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Russia Bans Sales Of Devices Without Pre-Installed Russian Software

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A new Russian law is set to go in force in July 2020 that will see the banning of consumer gadgets that do not have pre-installed Russian software, reports BBC.

Basically, electronics such as smartphones (including iPhones), computers, and smart TVs must be sold with locally-made Russian software pre-installed.

This means that besides having the manufacturer’s own apps, the devices should also have Russian “alternatives pre-installed to qualify for their sale or else they will be banned from sale from July 2020.

The proposed law was passed by the country’s lower house of parliament on Thursday. However, the complete list of the gadgets affected and the Russian-made software has yet to be determined by the government.

“The bill provides Russian companies with legal mechanisms to promote their programs and services in the field of information technology for Russian users,” the State Duma, the lower house of the Federal Assembly of Russia, said. “In addition, the bill will protect the interests of Russian internet companies, which will reduce the number of abuses by large foreign companies working in the field of information technology.”

Oleg Nikolayev, one of the co-authors of Russia’s legislation, explained how the new legislation could help Russian users.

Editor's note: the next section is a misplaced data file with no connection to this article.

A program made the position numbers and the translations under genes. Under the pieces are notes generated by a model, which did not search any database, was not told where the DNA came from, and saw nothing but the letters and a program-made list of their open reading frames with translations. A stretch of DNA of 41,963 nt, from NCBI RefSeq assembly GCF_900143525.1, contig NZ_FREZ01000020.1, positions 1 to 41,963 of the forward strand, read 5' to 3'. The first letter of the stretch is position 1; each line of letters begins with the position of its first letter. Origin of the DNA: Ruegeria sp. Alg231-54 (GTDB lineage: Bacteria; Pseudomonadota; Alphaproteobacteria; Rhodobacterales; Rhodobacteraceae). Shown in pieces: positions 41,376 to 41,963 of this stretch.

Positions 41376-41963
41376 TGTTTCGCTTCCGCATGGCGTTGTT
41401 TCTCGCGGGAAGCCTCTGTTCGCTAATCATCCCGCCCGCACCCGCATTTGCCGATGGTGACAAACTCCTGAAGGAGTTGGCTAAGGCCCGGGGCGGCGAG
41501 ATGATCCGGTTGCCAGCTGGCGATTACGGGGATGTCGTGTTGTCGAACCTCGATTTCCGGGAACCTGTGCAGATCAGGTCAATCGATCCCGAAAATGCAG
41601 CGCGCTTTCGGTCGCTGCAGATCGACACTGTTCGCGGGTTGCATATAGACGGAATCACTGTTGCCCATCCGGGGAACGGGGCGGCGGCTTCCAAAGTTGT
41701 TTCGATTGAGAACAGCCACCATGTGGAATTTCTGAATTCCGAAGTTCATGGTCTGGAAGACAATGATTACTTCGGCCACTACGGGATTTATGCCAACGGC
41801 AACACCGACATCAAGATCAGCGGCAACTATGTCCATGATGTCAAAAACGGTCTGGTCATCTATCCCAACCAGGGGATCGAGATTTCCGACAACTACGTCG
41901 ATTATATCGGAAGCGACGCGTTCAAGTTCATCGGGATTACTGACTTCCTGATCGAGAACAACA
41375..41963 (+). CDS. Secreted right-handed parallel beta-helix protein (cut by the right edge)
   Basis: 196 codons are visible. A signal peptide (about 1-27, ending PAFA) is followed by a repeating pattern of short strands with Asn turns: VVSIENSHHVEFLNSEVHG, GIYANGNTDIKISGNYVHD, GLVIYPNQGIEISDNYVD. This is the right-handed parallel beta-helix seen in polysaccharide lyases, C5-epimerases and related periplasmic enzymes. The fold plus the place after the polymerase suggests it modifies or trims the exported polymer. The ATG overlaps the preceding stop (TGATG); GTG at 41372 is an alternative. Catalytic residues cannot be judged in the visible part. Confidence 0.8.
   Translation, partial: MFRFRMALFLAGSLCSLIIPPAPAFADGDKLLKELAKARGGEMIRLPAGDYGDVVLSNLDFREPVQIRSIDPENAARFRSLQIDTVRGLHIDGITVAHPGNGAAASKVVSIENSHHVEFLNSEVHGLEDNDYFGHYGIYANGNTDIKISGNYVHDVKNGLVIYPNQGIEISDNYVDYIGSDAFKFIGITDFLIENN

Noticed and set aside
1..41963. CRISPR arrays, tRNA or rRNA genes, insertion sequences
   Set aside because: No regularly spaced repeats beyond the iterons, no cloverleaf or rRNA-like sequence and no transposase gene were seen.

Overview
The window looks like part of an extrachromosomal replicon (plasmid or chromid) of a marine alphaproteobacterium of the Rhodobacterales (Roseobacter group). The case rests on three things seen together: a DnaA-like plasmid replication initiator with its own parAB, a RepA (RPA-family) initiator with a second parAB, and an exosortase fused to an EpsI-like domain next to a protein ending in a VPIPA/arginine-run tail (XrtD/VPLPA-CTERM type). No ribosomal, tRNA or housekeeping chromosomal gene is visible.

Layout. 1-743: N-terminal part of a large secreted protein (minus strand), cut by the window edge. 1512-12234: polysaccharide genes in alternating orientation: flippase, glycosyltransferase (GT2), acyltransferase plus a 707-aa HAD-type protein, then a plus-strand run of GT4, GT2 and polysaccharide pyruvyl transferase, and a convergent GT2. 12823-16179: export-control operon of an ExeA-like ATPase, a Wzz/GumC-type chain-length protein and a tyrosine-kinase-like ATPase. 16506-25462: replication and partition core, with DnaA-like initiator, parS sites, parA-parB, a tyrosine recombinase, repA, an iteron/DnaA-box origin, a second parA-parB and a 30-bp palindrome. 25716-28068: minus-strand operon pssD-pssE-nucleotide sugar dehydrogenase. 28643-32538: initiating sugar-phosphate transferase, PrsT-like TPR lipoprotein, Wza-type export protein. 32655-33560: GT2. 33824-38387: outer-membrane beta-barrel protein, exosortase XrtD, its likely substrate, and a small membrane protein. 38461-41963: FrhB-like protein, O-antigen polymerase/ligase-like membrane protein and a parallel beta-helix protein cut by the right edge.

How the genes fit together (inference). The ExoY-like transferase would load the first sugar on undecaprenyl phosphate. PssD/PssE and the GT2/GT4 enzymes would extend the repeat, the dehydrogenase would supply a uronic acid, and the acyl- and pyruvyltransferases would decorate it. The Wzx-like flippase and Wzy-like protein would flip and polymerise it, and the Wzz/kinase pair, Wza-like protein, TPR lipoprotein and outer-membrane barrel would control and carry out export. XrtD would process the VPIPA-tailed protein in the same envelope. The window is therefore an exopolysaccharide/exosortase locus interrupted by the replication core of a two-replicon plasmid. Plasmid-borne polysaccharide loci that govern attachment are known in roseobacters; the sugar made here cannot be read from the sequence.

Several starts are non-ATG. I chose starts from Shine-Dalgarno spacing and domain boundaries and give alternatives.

“Naturally, when a person sees them… they might think that there are no domestic alternatives available. And if, alongside pre-installed applications, we will also offer the Russian ones to users, then they will have a right to choose,” Nikolayev said to Interfax news agency.

“When we buy complex electronic devices, they already have individual applications, mostly Western ones, pre-installed on them,”

Manufacturers who fail to comply with the law will be eligible for fines of up to 200,000 RUB (approximately $3,140). Further, if the manufacturer continuously fails to include the apps in the devices, it would result in a ban.

However, Russia’s own Association of Trading Companies and Manufacturers of Electrical Household and Computer Equipment (RATEK) has criticized the legislation claiming that it is impossible for many international companies to install Russian-made software on the devices.

As a result, many of the international companies may eventually leave the Russian market instead of abiding by the law. Some people also believe that this local software could be used as a means of surveillance on citizens affecting their privacy.

Meanwhile, the bill still has to be endorsed by the Federation Council or the upper house of the parliament before Russian President Vladimir Putin eventually signs it into a law.

The new legislation comes after Russia passed a so-called “sovereign Internet” law earlier this month for increasing control and limitations on the internet.

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